By Other Voices voices@moviecitynews.com

LETTERS FROM LARRY

..Sundance 2010
..Letters: On the Way
..Letters: Day One
..Letters: Day Two
..Letters: Day Three

DEAR DAVID:

Brian Poyser’s Lovers of Hate is the kind of tiny brilliant gem that low-budget indie films ought to be and so seldom are. Three no-name actors, (four speaking parts over all) star, half the movie shot on one practical set (located incidentally, in Park City, the action taking place in a three day period. The budget undoubtedly less than catering costs on a studio effects picture–the narrative combining elements of romantic-comedy psychological thriller, and slice of life character study, combining to produce a completely unclassifiable hybrid that is an authentically personal cinematic vision. Bravo!

Cooper and his programming team for finding this and if they could find five movies this good at this budget, in any one year’s program you’d know that American indie cinema was enjoying an artistic renaissance. I simply can’t start describing this film in detail without getting into damaging spoiler territory, but suffice it to say that you will think you’ve seen the set up and the situation before but I promise you that you haven’t. Every stock situation plays out in a quietly fresh and different way than you expect or assume If the multitudes in Park City know what is good for them, cinematically speaking, they will run not walk to the next screenings of The Lovers of Hate..

Quite a good deal more later.

Larry
Sent from my iPhone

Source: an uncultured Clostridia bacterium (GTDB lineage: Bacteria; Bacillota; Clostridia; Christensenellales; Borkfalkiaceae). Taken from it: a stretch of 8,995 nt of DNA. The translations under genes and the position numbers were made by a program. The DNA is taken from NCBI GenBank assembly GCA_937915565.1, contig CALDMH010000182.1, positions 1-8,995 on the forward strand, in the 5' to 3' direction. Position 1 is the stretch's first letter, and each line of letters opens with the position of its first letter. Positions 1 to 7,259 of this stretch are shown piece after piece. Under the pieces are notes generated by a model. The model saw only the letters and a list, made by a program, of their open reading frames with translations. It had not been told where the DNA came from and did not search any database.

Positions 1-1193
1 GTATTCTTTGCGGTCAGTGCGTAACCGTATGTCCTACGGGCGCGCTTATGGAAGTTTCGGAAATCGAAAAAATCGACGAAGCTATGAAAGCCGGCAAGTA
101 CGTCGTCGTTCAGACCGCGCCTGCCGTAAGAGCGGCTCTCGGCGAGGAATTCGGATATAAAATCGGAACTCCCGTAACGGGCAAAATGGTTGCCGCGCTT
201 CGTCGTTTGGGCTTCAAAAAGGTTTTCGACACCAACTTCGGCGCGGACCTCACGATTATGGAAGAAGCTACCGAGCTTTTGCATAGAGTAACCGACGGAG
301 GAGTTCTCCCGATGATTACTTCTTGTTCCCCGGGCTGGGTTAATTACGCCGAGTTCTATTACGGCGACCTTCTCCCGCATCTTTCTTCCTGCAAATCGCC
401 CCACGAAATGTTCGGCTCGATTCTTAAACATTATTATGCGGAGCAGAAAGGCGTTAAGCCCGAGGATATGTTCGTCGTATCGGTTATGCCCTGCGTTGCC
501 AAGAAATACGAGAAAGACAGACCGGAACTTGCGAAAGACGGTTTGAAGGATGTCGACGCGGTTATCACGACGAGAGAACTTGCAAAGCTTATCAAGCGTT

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Larry Gross is a 25 year screenwriting veteran and Winner of Sundance’s Waldo Salt Screenwriting Award for his most recent release, We Don’t Live Here Anymore.

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“The purpose of film isn’t to present the kindness of the world.”
~ Isabelle Huppert

The Promised Land steers into the fact that the United States can mean whatever people want it to mean. You may not be able to be Elvis, but you can sure as shit impersonate him for a living. America, like its current President (at least as of this article’s publication), is so dangerous precisely because it’s a blank canvas on which anyone can project their dreams. Whatever it is that you see for yourself, there’s someone you can pay for the pleasure of believing that it’s possible. In his view, the pursuit of happiness is the ultimate con, a delusion that prevents us from seeing our circumstances for what they are.

“Forget the Matrix, it’s the invention of happiness that blinded us to the truth. The rich got richer and the poor help them do it. Jarecki doesn’t argue that the American Dream is dead; he argues that it was never alive in the first place — that we were all lobsters in a pot full of water that was boiling too slowly for any of us to notice. And now it’s time for dinner. Donald J. Trump is the President of the United States. Elvis has left the building.”
~ David Ehrlich